Tickets $10, available at Regent Theatre
The films (in order of screening)
A secret bounty, a public betrayal.
Filmmakers: Jeremy Star and Patrick Roberts
Ambergris is a mysterious substance produced by sperm whales that occasionally washes ashore. Perfume companies pay a lot of money for it but ambergris is notoriously hard to obtain. When an ambergris hunter discovers a unique way to find it on his local beach, he shares the secret with his friends, hoping they can all become rich. But greed divides the group, leading to a betrayal that echoes for a decade.
Fighting for our forgotten mammals.
Filmmaker: Sarah Cull-Luketina
Our two bat species are on the downwards spiral to extinction. Unless something is done soon they will disappear forever. The odds are stacked against them: Predators and extensive habitat damage have meant they are just holding on in tiny pockets around the country. And to complicate things, myths and legends about bats have turned the public against them. But luckily there is a national bat team dedicating their time to saving our only land mammals. If only they could reverse the negative image about bats too, bats might just stand a chance at surviving into the future.
Secrets in Sarah’s Cells
Filmmaker: Rachel Anson
Sarah’s world is full of enriching experiences and diverse relationships that form the building blocks of her identity. Her engaging confidence is a trait expressed in her powerful artworks and leaves no doubt that Sarah knows exactly who she is. But when it comes to her biological identity there are a few questions that can only be answered by exploring the immense world of genetics. Sarah embarks on her genetic journey by ordering a consumer genetics test online. A process that is both more elusive and more revealing than normal because Sarah does not know any of her genetic relatives.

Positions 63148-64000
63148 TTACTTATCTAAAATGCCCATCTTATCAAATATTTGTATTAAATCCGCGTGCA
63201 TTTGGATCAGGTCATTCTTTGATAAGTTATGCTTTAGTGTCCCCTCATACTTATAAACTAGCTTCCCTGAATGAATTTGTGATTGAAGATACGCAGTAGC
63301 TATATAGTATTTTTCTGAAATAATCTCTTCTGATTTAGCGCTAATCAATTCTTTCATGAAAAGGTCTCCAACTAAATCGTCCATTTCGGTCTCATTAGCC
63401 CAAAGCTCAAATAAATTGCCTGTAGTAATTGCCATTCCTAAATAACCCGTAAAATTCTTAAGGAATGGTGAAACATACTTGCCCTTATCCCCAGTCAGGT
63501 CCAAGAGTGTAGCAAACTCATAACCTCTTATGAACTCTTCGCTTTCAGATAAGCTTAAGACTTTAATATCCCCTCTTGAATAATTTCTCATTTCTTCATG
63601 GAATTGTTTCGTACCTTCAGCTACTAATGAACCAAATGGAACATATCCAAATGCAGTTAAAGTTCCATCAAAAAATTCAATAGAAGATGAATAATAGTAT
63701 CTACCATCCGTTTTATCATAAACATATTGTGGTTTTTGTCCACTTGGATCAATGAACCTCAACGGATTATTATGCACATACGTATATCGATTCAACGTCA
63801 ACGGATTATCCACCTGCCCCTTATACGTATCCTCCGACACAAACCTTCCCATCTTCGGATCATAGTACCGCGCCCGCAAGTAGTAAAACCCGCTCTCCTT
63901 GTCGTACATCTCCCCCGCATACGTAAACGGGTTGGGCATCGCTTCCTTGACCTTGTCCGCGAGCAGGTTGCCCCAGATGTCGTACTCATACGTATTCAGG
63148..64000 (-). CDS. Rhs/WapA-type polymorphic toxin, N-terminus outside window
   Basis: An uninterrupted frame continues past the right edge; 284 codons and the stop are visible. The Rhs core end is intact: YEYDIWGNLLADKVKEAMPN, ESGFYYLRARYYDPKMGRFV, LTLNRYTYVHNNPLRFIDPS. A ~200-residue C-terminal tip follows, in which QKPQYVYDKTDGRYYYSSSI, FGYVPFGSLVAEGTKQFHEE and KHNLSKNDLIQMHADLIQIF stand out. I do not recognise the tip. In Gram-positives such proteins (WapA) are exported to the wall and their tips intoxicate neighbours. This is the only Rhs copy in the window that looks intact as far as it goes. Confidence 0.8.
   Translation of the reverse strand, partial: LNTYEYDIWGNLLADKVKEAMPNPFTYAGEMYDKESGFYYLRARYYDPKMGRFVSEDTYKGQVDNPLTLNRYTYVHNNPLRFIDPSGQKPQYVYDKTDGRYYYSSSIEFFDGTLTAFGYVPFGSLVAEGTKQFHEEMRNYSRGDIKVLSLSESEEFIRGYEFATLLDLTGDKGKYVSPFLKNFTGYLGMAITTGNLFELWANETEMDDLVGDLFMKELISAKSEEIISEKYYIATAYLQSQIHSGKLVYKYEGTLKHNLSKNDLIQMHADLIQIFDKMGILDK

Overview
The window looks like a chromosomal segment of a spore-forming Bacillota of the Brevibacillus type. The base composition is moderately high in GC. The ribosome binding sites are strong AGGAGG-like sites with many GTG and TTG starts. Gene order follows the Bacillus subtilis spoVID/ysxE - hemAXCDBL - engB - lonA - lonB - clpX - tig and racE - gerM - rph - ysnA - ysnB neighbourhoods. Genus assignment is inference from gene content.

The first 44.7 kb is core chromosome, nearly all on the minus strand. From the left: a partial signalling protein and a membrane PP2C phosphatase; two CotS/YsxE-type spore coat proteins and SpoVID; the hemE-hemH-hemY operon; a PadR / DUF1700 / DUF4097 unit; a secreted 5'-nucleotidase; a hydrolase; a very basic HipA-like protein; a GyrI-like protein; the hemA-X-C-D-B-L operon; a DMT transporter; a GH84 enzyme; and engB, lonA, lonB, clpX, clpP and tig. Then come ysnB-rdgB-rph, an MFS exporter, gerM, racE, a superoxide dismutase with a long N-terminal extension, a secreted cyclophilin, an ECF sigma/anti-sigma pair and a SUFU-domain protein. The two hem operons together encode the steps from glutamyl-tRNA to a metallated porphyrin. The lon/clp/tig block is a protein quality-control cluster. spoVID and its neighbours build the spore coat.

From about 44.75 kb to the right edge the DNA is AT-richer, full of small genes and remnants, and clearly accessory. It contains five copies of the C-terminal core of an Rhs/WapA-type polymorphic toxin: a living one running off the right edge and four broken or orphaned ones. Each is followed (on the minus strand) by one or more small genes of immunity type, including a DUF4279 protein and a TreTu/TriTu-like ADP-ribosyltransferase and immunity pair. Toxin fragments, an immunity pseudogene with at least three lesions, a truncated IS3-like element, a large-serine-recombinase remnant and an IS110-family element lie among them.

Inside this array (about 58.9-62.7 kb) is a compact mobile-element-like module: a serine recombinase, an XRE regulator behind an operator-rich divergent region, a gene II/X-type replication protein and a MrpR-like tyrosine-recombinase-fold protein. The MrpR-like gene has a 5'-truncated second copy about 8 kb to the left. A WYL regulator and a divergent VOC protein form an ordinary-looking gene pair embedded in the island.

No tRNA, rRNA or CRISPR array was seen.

THE WILD WET
Survival in the planet’s oldest rainforest
Filmmakers: Joshua Mayo and Moritz Katz
In far northeastern Australia lies a land that could not be more different to the arid landscapes that cover most of the continent. Twice the age of the Amazon, it is the planet’s most ancient rainforest. Dark, damp and dangerous – it's a difficult place to survive! A wildlife documentary ranging from how a caterpillar bribes its captors, to a bird who impresses prospective partners with his artistic taste. Delve into this forgotten world, as we explore The Wild Wet.
Seaweed, Scientists and Survival
Filmmaker: Kyle Swann